- As a Conservative John Muir conservationist I believe we need to protect our environment and food supply. It disgusts me to see both parties put temporary gain ahead of long term planning.
(Los Angeles Times) - It’s still a little too early to tell for sure, but the news on the California wild salmon front is not good. A combination of low water levels in streams because of the drought and high summer temperatures resulted in a massive die-off of young salmon in Northern California.
This week the California Department of Fish and Game, in cooperation with its federal counterparts, will begin releasing young hatchery trout into tributaries of the Sacramento River. That’s something that happens almost every year, but this time the number of young salmon being released is three times the average.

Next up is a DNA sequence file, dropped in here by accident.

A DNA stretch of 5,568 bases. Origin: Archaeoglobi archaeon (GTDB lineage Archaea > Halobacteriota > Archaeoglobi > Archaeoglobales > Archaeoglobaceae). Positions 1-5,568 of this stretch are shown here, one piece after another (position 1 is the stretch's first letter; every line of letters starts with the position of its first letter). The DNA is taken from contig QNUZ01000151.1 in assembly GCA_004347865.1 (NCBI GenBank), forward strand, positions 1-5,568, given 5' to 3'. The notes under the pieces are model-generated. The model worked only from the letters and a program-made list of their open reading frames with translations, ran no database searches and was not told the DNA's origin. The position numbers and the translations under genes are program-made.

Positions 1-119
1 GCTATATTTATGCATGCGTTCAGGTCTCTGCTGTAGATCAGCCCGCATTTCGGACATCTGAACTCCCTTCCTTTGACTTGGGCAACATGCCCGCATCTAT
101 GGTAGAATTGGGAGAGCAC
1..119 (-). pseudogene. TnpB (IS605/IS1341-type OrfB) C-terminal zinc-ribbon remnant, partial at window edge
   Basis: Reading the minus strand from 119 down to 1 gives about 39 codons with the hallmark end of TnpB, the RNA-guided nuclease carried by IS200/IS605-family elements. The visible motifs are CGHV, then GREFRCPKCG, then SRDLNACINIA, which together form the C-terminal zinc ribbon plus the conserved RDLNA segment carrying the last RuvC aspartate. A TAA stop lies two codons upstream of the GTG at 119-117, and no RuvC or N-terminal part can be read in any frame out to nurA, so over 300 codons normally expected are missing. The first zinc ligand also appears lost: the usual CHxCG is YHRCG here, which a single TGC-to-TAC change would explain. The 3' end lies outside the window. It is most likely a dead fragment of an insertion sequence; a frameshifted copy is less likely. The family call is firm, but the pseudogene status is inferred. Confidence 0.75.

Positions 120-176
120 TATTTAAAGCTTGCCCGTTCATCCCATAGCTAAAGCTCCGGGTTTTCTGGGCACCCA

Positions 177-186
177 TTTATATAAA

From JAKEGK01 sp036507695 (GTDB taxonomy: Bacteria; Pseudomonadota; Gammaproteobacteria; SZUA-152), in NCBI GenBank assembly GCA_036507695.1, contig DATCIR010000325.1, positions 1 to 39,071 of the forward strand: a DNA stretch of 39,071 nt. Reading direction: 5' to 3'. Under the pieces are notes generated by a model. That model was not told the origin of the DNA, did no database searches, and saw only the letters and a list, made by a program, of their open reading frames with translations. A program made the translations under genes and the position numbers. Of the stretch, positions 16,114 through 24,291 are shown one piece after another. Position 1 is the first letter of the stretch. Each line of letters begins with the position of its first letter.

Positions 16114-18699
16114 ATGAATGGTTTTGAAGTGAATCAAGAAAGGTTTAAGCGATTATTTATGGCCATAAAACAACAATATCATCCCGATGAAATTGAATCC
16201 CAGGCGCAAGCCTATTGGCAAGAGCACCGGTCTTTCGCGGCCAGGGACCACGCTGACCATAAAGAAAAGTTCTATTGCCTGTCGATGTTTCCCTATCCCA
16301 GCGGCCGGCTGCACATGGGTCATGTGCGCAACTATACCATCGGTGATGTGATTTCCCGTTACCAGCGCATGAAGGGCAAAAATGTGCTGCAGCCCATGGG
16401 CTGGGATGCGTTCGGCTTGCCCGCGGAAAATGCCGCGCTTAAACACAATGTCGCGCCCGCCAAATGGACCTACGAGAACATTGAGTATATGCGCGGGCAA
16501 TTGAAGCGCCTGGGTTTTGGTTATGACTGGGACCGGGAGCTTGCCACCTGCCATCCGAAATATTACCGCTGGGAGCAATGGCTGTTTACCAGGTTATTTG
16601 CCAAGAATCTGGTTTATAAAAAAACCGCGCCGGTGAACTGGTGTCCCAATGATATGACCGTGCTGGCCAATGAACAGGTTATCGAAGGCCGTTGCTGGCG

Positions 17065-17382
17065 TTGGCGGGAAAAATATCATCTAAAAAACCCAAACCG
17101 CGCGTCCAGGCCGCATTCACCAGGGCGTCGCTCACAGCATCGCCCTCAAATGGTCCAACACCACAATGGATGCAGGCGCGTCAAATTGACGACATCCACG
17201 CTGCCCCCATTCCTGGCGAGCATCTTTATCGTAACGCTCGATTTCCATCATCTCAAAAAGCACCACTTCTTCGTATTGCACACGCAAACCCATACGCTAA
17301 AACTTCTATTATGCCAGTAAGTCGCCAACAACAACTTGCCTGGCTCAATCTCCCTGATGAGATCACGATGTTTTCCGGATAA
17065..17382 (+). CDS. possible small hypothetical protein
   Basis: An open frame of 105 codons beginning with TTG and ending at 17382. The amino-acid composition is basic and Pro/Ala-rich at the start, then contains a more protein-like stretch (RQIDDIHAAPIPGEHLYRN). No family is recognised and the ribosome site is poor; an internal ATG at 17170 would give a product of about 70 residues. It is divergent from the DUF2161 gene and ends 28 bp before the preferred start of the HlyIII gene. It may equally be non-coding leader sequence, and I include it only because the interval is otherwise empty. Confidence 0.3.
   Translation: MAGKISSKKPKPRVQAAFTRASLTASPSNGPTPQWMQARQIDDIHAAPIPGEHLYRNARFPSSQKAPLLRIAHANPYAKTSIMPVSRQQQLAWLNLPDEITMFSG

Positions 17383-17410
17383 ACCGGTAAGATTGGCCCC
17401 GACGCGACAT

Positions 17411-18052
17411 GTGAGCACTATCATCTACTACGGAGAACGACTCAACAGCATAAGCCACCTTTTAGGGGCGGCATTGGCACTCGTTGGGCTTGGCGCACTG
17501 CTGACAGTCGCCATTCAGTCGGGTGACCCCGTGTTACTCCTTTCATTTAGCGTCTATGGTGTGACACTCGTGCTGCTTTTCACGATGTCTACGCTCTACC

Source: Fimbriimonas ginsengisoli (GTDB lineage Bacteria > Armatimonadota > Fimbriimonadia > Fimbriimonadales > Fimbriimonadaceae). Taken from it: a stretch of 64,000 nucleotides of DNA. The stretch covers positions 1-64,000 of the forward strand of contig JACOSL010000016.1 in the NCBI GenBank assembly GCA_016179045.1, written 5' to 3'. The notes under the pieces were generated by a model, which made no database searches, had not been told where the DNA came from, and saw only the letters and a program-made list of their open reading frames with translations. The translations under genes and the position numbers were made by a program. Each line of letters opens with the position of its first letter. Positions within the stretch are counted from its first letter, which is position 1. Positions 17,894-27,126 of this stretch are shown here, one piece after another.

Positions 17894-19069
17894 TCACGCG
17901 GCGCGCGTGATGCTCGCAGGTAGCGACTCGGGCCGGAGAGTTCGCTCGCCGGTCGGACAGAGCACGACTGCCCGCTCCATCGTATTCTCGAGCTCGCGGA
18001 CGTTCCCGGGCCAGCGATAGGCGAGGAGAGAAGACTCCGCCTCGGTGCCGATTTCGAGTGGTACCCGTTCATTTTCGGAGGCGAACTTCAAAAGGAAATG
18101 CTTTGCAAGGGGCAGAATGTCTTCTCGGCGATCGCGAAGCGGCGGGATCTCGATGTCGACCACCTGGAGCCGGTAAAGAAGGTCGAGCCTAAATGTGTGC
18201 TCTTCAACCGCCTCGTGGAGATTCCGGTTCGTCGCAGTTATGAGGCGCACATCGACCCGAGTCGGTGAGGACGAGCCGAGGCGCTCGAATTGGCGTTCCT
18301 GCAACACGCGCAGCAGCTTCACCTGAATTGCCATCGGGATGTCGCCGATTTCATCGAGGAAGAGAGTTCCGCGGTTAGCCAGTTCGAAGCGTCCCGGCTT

More than 600,000 Chinook salmon fry are being released below Keswick Dam on the Sacramento River after biologists say warm water killed 95% of the existing salmon eggs this summer.
“We have never seen anything like this,” says Jordan Traverso of the Department of Fish and Game. “We’ve been experiencing bad years because of the drought, so we were prepared. In this particular instance, without hatchery production, there would be very, very few naturally spawned winter-run salmon in 2017.”
California salmon have had a rough several years. Long a staple fishery, the number of fish caught plummeted because of a devil’s brew of issues including water allocation, drought and ocean conditions that reduced the amount of krill — similar to baby shrimp — that the salmon feed on.
The catch, which peaked at around 7 million pounds in 2003, dropped to a little more than 1 million in 2006 and for all intents and purposes vanished entirely from 2008 to 2010.
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Just because a businessman wants to farm in a desert or build water sucking homes and golf courses does not mean he has the right to drain dry the natural rivers and lakes of California leaving us a dry dust bowl.